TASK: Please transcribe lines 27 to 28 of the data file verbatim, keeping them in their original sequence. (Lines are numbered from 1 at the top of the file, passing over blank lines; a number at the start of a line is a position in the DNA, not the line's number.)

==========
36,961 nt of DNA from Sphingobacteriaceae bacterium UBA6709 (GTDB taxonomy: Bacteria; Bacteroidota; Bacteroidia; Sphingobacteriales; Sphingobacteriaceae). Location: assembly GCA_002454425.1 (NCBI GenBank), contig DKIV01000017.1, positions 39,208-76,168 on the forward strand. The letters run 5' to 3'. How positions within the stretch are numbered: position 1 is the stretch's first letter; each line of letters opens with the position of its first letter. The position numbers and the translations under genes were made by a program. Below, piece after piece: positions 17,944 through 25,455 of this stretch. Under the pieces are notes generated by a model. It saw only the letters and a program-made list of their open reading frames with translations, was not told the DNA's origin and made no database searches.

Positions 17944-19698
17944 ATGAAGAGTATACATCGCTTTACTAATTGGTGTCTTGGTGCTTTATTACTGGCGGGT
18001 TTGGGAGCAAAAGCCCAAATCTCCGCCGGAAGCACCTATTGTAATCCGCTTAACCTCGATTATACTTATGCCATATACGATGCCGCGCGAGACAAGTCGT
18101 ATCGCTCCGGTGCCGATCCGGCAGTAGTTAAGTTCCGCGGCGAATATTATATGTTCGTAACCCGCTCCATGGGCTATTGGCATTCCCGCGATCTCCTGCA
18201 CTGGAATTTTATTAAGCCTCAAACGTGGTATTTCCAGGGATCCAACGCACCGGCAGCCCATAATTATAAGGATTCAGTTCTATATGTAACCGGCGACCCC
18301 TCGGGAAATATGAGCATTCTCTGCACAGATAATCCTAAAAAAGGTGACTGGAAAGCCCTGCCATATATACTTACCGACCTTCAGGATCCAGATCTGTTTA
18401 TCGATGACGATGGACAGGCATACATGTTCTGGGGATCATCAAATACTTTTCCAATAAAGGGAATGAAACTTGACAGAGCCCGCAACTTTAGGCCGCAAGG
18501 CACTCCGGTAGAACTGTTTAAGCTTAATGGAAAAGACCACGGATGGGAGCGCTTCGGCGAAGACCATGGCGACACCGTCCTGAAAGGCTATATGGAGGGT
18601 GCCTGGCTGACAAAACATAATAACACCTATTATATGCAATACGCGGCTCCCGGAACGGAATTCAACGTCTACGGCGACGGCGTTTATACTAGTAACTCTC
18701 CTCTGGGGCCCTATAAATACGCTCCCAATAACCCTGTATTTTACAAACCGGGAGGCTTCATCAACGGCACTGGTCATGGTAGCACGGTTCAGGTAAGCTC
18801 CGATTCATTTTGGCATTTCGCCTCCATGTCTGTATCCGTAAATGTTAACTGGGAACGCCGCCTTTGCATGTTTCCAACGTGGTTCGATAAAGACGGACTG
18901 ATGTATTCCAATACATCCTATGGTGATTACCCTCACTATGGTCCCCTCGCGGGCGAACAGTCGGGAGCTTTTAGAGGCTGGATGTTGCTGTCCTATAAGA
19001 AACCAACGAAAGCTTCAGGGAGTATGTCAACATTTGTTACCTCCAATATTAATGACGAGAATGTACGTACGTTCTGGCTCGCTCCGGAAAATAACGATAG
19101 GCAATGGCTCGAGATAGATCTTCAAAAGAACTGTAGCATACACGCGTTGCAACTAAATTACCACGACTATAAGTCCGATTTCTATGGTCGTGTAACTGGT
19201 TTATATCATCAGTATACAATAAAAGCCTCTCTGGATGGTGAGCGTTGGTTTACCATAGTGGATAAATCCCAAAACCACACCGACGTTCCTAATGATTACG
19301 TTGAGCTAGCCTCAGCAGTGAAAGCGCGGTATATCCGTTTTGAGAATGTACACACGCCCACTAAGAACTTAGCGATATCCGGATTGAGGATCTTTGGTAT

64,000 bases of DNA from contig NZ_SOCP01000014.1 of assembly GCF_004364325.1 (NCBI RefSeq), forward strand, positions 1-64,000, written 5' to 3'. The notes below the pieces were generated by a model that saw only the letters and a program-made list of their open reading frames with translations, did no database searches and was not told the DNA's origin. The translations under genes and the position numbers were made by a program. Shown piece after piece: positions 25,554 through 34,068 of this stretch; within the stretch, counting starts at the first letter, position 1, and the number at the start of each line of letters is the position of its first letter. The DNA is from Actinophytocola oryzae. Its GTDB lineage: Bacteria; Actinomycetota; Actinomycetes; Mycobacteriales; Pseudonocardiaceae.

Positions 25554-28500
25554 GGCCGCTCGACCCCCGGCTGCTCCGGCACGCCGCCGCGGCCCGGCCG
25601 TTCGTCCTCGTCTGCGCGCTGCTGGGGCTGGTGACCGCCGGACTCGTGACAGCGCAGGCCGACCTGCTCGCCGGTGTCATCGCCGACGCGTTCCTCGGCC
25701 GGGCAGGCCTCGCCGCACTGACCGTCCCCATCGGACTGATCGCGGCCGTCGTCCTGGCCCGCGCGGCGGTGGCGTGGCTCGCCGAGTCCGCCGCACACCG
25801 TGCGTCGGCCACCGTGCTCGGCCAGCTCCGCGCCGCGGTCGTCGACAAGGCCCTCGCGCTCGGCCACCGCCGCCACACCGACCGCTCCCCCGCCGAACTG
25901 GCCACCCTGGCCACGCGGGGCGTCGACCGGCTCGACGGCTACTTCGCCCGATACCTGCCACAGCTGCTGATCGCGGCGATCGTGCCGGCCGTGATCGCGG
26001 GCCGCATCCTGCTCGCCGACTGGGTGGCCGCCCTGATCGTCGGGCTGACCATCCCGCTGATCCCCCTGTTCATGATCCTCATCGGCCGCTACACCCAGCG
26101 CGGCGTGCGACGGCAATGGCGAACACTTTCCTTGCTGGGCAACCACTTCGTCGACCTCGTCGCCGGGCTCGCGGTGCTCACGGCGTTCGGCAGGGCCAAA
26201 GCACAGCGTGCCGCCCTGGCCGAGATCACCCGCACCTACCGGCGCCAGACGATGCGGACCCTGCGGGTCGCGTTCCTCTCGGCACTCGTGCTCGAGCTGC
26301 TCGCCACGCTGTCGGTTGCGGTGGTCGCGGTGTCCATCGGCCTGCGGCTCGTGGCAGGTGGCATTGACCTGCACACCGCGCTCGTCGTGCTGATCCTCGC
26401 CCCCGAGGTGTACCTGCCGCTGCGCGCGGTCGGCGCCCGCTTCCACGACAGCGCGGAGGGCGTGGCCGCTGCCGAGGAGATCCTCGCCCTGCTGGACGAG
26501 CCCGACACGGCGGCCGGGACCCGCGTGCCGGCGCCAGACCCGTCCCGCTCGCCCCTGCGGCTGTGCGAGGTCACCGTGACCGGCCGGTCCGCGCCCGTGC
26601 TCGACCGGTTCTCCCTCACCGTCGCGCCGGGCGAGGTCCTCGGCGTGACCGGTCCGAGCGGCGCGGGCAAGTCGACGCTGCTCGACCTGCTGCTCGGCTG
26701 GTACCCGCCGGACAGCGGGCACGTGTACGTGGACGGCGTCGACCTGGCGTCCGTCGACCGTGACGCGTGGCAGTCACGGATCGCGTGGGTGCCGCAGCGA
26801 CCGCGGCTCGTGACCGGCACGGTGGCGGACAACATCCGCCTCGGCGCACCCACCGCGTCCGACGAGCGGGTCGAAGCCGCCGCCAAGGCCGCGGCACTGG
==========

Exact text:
26201 GCACAGCGTGCCGCCCTGGCCGAGATCACCCGCACCTACCGGCGCCAGACGATGCGGACCCTGCGGGTCGCGTTCCTCTCGGCACTCGTGCTCGAGCTGC
26301 TCGCCACGCTGTCGGTTGCGGTGGTCGCGGTGTCCATCGGCCTGCGGCTCGTGGCAGGTGGCATTGACCTGCACACCGCGCTCGTCGTGCTGATCCTCGC